At the pass we took a break, and somewhere in here we took stock of our water and food.  We had brought extra and we were still doing fine, but this was going to take longer than anticipated.  Might need to stretch it out somewhat.

Over the pass - more great scenery:

There's always so much eye candy to gawk at around here:

Trying to figure out exactly where we're aiming - and finding ourselves a couple contour lines higher than the tracks (we had been following an easy game trail).  Looking back, I wonder what it would be like to stay at this level, traverse to the next saddle, and then around to the next hill.  Might work, might not.  Someone go explore and let me know.

Instead, we descended a slightly steep open rock to get back to the tracks.  Over at the next hill, John spotted a nice bench that contoured around, so we did that.  Only to now find ourselves too low.  I did not enjoy the steep climb up from there.  Sucking wind and wishing to be off of the big rock dome.

I would not recommend the zigzag we took.  Both times we did what we thought would be easier and ended up making things harder for ourselves.

Phew, another nice saddle.  And another steep, but at least short, drop.  Another good time to put me on the rope so I could walk down it without worrying about falling.  Thanks John!

I had pictured the next long, gentle drainage as an easy saunter down lovely bare rock.  Nope!  It wasn't easy, there was no sauntering, and I don't consider it lovely at all.  Back to bushwhacking, this time with little bugs to keep us company.  It wasn't all bad.  Sometimes we could jog through open woods and sometimes there was wind and open areas to keep the bugs away.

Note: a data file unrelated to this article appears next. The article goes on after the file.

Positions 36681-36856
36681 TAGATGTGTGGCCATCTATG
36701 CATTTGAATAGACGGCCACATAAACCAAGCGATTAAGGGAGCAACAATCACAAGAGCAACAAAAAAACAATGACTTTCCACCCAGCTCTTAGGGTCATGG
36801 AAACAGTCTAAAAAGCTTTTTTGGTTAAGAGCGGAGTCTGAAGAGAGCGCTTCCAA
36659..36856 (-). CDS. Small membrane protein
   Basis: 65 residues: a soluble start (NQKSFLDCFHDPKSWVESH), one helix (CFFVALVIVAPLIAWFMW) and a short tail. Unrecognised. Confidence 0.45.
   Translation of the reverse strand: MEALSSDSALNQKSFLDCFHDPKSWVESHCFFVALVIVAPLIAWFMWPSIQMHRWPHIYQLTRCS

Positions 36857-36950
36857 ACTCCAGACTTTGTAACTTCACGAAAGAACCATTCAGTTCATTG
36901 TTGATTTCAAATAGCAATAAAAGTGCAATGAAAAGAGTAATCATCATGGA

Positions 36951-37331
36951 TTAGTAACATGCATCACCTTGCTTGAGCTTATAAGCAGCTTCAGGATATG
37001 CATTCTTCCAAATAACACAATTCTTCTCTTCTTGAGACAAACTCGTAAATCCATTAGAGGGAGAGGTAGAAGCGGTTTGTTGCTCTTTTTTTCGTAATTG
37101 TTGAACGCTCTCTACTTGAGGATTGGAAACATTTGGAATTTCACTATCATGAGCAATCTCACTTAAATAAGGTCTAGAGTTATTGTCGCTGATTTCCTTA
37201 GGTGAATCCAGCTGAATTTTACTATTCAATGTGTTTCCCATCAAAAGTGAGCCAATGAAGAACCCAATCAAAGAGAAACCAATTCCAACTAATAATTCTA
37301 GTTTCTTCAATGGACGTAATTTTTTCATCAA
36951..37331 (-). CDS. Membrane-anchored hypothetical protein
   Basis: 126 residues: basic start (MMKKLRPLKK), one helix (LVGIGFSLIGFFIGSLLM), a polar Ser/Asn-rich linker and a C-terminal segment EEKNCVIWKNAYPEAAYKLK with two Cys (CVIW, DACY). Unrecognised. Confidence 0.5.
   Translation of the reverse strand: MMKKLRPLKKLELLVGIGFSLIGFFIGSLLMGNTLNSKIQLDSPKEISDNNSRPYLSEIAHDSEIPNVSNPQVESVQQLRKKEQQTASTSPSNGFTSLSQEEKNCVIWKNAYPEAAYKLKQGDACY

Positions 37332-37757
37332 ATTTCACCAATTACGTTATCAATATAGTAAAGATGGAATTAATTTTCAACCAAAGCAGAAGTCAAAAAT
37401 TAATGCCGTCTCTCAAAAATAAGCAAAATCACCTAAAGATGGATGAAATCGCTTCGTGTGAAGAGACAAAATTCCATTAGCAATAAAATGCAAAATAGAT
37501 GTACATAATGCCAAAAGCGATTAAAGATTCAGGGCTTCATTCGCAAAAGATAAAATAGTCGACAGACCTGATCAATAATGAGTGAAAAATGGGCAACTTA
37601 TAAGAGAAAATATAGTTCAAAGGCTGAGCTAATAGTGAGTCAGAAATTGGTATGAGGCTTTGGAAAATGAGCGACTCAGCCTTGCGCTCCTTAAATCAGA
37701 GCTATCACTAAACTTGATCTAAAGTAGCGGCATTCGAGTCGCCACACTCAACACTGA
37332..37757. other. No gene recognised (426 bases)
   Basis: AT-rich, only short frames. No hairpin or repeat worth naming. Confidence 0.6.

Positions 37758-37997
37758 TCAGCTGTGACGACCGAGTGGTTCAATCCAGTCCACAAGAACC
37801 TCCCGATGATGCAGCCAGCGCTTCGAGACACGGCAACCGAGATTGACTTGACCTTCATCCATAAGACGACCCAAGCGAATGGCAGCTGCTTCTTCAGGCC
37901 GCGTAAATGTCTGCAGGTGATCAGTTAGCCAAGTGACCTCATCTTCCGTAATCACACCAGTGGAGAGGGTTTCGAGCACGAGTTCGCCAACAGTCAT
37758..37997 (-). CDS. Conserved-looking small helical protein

We even did a little detour to the right to find fast travel down the bare rock I had envisioned, however briefly.

Then it was back to whacking through bushes and thrashing down the creek.

We did one little climb up to the right that seemed to be going too high, so John tried to get back into the creek bottom.  A short skid put him on top of a small tree, which bent slowly to deposit him on the ground.  1. "Are you OK??"  Yes, he was fine.  2.  "I'm not going that way!"

I found a way down that didn't involve a tree bounce.

We counted side drainages and cut across where Jason had gone, declining to go "check out" the giant drop into the bowl ahead of us.  I assume that if Jared, Buzz, and Sean all decided that it was too steep for them, it was definitely too steep for me.

The next little bit was quite interesting, and I wish I'd taken a couple photos.  I was too focused on "what the heck are we about to do?" instead of enjoying what we were looking at.  We needed to do a short traverse and then climb up to a plateau, going through a bunch of fun rock features and little canyons along the way.

Thank goodness for the tracks on the phone!  We following along very closely through here, even though (or especially because) it wasn't obvious that this was the best way to go.  One drop in particular was a bit much for me, so we got on rope and John did a "for real" belay to help get me down into a small side drainage.

Then what?  We almost went too far right, and in fact John climbed up something steep while I figured out that everyone else had pushed their way through some bushes up something easier (well, except for the bushes).

I would not want to be in a huge hurry on this route.

More climbing... come on legs, you can do it.  There's a big downhill coming.